Nitrates in hot dogs, BPA in cans, pesticides on produce. Anyone else notice how crappy the news has been about food lately? When I consider the stuff I grew up on, apparently I should feel lucky just to be alive: canned tuna by the case, countless non-organic apples and peaches I was too lazy to wash, canned fruit, processed meats, processed meats in a can (am I the only one who has fond memories of twisting open a new can of corned beef with that little metal key, sardine-style?).
All eaten, of course, without wearing sunscreen or a seatbelt.
I can’t turn back the hands of time and undo all those Steak-umm sandwiches that I ate. But (to paraphrase one of Oprah’s favorite inspirational phrases) “now that I know better, I can do better”. Now mind you, I don’t overhaul my family’s diet over every scary headline—and I’m way too frugal to turn my life savings over to Whole Foods (trust me, you don’t have to feed your kids $4-a-box organic cheddar bunny crackers to be a good mom). Yet I have made some small—but hopefully significant—tweaks in how and what we eat around here.
I bought a cow. Well, half of one, to be exact. I’m splitting said bovine with a friend, which means each of us needs to make room for roughly 80 pounds of grass-fed beef in our respective chest freezers. Two things influenced this purchase: A viewing of the jaw-dropping, gag-inducing movie “Food, Inc.” and hearing so much about the nutritional perks of grass-fed beef, namely less saturated fat and more healthy fats like omega-3s. We’re paying much less per pound since we’re buying in bulk, and I like that our beef is coming from a local farmer with a few cows, not a mega-cattle operation.
I’m stocking fewer canned foods. Now that the government has finally gotten around to warning us about BPA in cans, I realize I should’ve been seriously worried about this a looong time ago. BPA is a chemical used in the metal lining of cans and in some plastics (including, of course, baby bottles and sippy cups) and has been linked to developmental and reproductive problems in kids. I used to stock canned fruit (packed in juice) in the winter and didn’t think twice about buying something in a can (like pizza sauce) instead of a jarred version. Not anymore.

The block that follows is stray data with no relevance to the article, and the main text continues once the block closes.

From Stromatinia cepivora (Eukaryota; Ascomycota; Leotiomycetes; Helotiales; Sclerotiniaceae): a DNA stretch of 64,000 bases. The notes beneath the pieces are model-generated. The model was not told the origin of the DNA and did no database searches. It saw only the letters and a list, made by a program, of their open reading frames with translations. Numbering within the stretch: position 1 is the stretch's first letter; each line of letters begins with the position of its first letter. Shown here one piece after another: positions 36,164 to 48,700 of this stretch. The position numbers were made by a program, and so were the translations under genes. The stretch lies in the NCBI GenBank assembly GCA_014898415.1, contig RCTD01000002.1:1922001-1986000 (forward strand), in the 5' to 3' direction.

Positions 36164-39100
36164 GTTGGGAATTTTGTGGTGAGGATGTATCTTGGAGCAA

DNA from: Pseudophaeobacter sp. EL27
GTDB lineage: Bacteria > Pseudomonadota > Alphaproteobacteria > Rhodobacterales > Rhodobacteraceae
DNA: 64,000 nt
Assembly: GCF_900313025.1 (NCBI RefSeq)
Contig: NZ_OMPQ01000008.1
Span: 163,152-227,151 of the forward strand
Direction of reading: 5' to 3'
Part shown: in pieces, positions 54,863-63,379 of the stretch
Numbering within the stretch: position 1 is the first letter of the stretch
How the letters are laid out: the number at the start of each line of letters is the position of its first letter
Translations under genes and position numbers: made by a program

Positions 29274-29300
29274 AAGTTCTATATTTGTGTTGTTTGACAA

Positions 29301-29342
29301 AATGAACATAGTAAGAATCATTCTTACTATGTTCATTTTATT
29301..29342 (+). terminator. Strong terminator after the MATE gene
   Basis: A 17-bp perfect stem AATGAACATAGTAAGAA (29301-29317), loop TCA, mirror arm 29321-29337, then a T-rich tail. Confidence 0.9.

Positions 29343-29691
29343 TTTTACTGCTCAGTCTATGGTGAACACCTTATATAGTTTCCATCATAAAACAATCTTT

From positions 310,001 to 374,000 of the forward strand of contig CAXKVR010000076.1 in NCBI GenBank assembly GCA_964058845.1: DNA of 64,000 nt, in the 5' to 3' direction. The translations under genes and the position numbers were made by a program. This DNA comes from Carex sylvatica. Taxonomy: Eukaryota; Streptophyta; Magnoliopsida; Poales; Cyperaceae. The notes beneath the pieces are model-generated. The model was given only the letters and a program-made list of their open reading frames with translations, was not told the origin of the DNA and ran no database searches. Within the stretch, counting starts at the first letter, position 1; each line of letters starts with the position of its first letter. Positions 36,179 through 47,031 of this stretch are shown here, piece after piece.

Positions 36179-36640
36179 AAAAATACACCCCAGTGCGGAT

I’m choosing some organics. Heard of the Dirty Dozen? It’s a list of the fruits and vegetables with the highest residue of pesticides, compiled by the nonprofit Environmental Working Group. They claim you can reduce your exposure to pesticides by 80 percent by buying the organic version of celery, peaches, strawberries, apples, domestic blueberries, nectarines, sweet bell peppers, spinach/kale/collard greens, cherries, potatoes, imported grapes, and lettuce. My kids eat fruit constantly, and I know their little bodies are more vulnerable to big doses of pesticides. And while I’m not ready to shell out for all of these, I’m dipping my toe in the water. I buy organic apples, since Henry and Sam like to eat them unpeeled, and organic lettuce, because my husband and I eat big salads nearly every night at dinner.
I’m shopping more at the farmer’s market. I’m lucky to live a block away from our community’s weekly farmer’s market, which grows larger and livelier every year. This season I’m picking up more things, like free-range eggs from a local farm, homemade veggie burgers, and beautiful organic strawberries that my kids gobble up within minutes. Compared to the stuff at my grocery store, they are splurges—but if it means my family eats a cleaner, healthier diet and my kids learn to love the taste of fresh-picked produce, it’s well worth it (and all that cash I save from my rabid coupon-clipping obsession has to go somewhere).
Have you made any changes to the way you feed your family? I’d love to hear about them.
Photo by Pieter Musterd